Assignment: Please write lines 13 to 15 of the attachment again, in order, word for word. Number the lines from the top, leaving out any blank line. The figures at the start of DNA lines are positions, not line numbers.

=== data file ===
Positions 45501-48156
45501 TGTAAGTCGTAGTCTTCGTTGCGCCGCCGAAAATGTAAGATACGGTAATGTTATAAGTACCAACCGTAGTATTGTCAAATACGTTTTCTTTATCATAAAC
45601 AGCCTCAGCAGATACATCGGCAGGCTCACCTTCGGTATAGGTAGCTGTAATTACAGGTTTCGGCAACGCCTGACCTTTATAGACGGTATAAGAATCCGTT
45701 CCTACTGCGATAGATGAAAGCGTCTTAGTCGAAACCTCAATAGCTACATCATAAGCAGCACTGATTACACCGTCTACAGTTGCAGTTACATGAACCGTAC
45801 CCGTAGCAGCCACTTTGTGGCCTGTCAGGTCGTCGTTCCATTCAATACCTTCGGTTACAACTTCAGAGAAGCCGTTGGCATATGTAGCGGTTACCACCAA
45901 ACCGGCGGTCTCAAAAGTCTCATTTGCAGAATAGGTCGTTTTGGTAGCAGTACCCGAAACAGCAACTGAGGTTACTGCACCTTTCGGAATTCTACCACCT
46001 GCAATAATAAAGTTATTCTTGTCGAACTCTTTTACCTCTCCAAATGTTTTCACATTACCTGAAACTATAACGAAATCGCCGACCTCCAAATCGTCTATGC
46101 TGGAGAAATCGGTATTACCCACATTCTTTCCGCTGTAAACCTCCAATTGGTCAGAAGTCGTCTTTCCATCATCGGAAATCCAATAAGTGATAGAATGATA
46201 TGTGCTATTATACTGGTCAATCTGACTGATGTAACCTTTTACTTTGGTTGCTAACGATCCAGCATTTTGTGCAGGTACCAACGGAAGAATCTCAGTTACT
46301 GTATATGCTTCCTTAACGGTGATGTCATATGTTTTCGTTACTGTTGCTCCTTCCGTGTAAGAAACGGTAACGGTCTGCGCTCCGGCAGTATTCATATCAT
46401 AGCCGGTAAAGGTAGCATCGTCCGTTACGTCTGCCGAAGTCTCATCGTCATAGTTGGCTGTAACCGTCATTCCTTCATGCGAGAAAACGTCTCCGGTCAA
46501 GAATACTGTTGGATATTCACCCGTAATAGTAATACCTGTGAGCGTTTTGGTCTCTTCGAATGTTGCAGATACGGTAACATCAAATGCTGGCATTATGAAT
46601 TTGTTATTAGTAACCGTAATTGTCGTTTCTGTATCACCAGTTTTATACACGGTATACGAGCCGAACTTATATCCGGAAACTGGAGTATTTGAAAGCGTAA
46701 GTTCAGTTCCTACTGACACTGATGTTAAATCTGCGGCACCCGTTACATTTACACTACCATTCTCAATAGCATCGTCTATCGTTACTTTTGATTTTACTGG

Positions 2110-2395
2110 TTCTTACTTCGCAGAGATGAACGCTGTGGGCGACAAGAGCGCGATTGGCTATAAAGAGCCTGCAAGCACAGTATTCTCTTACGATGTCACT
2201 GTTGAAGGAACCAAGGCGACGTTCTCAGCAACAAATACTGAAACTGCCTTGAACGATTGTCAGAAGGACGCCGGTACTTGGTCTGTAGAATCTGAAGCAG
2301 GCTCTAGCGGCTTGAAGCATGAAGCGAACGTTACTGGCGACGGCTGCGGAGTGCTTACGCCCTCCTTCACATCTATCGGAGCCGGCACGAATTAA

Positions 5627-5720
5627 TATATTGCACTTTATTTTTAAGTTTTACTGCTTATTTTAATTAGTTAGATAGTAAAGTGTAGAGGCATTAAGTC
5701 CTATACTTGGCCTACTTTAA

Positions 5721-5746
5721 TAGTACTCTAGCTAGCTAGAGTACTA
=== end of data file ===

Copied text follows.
46601 TTGTTATTAGTAACCGTAATTGTCGTTTCTGTATCACCAGTTTTATACACGGTATACGAGCCGAACTTATATCCGGAAACTGGAGTATTTGAAAGCGTAA
46701 GTTCAGTTCCTACTGACACTGATGTTAAATCTGCGGCACCCGTTACATTTACACTACCATTCTCAATAGCATCGTCTATCGTTACTTTTGATTTTACTGG

Positions 2110-2395